All three political party leaders in the provincial election campaign agree on supporting the arts, but what that means for each of them is different.
But members of the local arts community appear united on what the No. 1 arts priority should be: more funding for the Newfoundland and Labrador Arts Council.
The council, established in 1980, is a non-profit Crown agency that fosters and promotes the arts in the province. It receives provincial government funding of $2.1 million annually, which is used for programs and grants for professional artists and arts organizations.
Though the council’s funding had been doubled by the current government, it’s still a challenge to stretch the money among deserving projects.
Arts council chairman Tom Gordon said the province’s strategic cultural plan — Creative Newfoundland and Labrador — has great vision, but lacks sufficient funding.
“Newfoundland and Labrador has come to be known across the country and beyond for its vibrant arts scene,” Gordon said.
“But for our artists to be able to continue to sustain the vitality of their explorations, there needs to be a further investment in the research and development of our creative sector. A doubling of the arts council budget would be a modest investment in dollars with an astounding return to the people of Newfoundland and Labrador.”
Many artists told The Telegram that after the election, the new government has to look after its arts and culture sector beyond giving $1.5 million in film equity funding to CBC-TV’s “Republic of Doyle.”
Artists don’t dispute that’s a good thing, but it’s deemed by some to be more of a tourism investment than support for the arts.
Calla Lachance, managing director of Neighbourhood Dance Works, said the arts community is multi-faceted, providing revenue streams and tourism spinoffs.
“So many artists work for so little pay, and in very poor conditions,” she said. “It is time to see bigger commitments from governments that will allow artists to live and work at their livelihoods in the professional conditions and environments they so rightfully deserve.”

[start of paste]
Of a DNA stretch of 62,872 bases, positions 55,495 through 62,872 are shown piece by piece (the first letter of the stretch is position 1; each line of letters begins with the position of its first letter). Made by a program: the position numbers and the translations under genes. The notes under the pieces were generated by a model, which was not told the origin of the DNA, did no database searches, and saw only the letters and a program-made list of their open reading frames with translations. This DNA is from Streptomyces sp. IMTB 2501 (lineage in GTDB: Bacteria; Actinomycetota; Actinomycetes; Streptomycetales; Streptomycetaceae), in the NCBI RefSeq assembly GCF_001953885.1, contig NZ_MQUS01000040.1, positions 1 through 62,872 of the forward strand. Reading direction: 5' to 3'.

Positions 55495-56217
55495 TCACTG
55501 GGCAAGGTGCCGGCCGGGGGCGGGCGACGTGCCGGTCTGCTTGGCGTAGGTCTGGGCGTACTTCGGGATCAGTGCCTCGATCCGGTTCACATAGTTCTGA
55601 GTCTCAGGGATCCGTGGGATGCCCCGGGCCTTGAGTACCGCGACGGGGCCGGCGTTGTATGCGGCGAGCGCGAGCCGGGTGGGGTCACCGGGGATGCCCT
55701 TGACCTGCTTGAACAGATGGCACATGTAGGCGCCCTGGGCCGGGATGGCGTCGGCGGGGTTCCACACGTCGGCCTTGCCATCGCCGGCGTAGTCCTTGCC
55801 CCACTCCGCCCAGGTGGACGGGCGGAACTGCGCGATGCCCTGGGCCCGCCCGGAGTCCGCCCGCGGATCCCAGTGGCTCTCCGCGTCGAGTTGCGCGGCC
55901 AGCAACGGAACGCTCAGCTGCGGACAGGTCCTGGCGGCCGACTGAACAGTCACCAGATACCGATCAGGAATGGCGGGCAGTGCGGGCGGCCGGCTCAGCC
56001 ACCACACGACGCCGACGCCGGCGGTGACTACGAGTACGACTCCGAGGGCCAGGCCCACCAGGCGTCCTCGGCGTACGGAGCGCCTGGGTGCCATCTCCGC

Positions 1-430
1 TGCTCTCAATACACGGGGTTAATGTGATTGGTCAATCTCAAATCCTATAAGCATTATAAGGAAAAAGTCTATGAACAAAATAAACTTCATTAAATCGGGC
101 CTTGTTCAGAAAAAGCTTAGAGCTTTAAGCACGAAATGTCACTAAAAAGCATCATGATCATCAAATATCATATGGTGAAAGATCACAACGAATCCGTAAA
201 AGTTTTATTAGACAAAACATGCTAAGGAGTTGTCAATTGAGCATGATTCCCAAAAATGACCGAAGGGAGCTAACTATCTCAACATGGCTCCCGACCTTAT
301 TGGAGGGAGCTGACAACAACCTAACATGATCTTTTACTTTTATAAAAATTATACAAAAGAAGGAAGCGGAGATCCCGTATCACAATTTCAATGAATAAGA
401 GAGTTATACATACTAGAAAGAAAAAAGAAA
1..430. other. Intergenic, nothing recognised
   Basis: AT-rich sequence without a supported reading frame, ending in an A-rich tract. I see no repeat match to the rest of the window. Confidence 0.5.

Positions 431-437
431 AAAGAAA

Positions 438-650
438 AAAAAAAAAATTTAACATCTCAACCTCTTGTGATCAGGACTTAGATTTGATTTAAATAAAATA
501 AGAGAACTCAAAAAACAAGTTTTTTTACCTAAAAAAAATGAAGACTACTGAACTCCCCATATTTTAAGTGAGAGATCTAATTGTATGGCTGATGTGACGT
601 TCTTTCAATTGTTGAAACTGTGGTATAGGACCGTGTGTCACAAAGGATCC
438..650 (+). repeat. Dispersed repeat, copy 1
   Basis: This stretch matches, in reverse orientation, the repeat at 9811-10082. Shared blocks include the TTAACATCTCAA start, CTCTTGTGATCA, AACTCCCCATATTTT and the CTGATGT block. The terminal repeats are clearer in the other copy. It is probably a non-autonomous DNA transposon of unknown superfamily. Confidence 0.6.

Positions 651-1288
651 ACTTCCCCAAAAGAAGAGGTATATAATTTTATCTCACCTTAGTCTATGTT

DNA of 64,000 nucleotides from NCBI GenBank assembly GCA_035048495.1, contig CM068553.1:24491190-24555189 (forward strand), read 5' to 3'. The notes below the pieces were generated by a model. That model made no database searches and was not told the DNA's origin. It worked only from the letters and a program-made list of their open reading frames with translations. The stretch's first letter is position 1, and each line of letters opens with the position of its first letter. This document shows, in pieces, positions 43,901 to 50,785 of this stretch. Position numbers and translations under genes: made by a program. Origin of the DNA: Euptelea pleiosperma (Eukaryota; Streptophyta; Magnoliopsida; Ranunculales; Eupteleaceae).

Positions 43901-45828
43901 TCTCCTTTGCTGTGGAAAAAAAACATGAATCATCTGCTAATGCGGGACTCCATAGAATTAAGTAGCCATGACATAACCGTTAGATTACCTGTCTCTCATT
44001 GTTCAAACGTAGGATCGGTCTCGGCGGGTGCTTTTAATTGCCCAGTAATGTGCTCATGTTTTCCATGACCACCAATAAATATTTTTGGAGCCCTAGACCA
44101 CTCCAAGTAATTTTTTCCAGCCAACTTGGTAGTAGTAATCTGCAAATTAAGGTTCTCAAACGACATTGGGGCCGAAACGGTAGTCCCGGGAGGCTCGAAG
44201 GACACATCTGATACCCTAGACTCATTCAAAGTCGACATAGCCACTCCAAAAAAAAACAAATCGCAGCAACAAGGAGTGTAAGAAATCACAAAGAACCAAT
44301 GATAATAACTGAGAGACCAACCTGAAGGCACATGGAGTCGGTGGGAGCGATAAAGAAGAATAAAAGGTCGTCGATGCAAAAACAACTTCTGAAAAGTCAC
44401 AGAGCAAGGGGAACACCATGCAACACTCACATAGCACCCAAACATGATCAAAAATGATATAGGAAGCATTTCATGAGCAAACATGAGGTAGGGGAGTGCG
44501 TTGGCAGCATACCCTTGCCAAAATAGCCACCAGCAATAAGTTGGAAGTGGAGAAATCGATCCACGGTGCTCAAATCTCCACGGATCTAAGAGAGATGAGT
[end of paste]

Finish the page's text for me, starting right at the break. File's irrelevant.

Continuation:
Singer/songwriter Colleen Power says she’s seen panhandlers with more money in their hats than she’s received for playing a gig.
“I really think the political candidates should address some issues like that for artists,” she said.
“We have a larger number of artists than we have money to support them. I’ve been on juries with MusicNL and the arts council in the past, and we’re always left in a conundrum because there are so many projects that you want to be able to fund.”
Writer Mike Heffernan said it’s not looking for handouts, it’s facing unique economic hurdles.
Heffernan believes developing a downtown space for artists would spark economic and cultural growth.
NDP Leader Lorraine Michael, Liberal Leader Kevin Aylward and Tory Leader Kathy Dunderdale offered varying degrees of commitment to more arts council funding.
If elected, the NDP would double it over four years, Michael said, bringing it up to the national average.
“We didn’t put it in our platform to do during the first year, but that doesn’t mean it wouldn’t happen,” she said. “We know it’s a very workable sum of money and would make a significant difference to the number of grants the arts council could give, as well as the amount of money they’d be able to give.”
Aylward, a former Tourism, Culture and Recreation minister, said his government would establish an arts and culture council to advise the government and would consult the arts community about its needs.
“I think it’s an area that, if we supported it more — and the dollar figures aren’t that big when it comes to other things we support in the province — it would help stimulate the industry,” Aylward said.
“We’ll spend all this money on trying to market the place, but yet what people talk about when they get here is our artistic community.”
Dunderdale said her government wouldn’t increase arts council funding, but would continue to support festivals, symposiums and other major events; create new aboriginal cultural partnerships; and ensure arts and culture centres are being used to their potential.
Dunderdale said she’s disappointed that the “Republic of Doyle” funding is seen as anything other than an investment in the arts.